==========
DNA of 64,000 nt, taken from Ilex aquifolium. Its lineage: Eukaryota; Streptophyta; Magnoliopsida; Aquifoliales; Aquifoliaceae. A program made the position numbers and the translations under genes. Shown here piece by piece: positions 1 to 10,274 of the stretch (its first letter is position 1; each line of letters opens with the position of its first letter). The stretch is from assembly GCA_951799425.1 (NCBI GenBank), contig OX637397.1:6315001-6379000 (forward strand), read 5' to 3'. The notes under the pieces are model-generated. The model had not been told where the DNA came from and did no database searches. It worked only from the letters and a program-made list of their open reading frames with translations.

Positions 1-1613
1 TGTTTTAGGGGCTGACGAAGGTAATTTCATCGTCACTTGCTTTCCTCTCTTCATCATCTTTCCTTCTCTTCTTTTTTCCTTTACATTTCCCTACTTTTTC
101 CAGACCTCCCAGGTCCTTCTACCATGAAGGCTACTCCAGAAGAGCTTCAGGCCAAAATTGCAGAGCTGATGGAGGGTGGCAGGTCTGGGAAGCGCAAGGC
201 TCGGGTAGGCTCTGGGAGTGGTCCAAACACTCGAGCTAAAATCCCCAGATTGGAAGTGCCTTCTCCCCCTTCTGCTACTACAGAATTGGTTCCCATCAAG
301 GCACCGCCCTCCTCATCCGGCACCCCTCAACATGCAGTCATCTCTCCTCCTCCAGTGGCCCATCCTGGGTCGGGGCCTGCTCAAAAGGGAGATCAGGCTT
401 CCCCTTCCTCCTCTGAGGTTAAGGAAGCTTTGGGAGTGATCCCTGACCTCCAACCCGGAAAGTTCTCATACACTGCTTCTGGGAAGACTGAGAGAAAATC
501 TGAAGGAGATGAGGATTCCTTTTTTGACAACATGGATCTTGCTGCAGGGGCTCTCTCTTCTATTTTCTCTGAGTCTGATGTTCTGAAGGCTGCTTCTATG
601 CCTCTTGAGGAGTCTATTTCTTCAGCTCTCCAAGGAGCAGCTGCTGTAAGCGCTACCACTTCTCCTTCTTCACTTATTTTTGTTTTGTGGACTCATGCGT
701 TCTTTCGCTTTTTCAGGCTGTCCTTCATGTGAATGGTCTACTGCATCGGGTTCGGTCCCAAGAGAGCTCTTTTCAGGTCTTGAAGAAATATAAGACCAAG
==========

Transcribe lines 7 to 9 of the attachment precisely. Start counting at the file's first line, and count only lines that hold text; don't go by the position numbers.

401 CCCCTTCCTCCTCTGAGGTTAAGGAAGCTTTGGGAGTGATCCCTGACCTCCAACCCGGAAAGTTCTCATACACTGCTTCTGGGAAGACTGAGAGAAAATC
501 TGAAGGAGATGAGGATTCCTTTTTTGACAACATGGATCTTGCTGCAGGGGCTCTCTCTTCTATTTTCTCTGAGTCTGATGTTCTGAAGGCTGCTTCTATG
601 CCTCTTGAGGAGTCTATTTCTTCAGCTCTCCAAGGAGCAGCTGCTGTAAGCGCTACCACTTCTCCTTCTTCACTTATTTTTGTTTTGTGGACTCATGCGT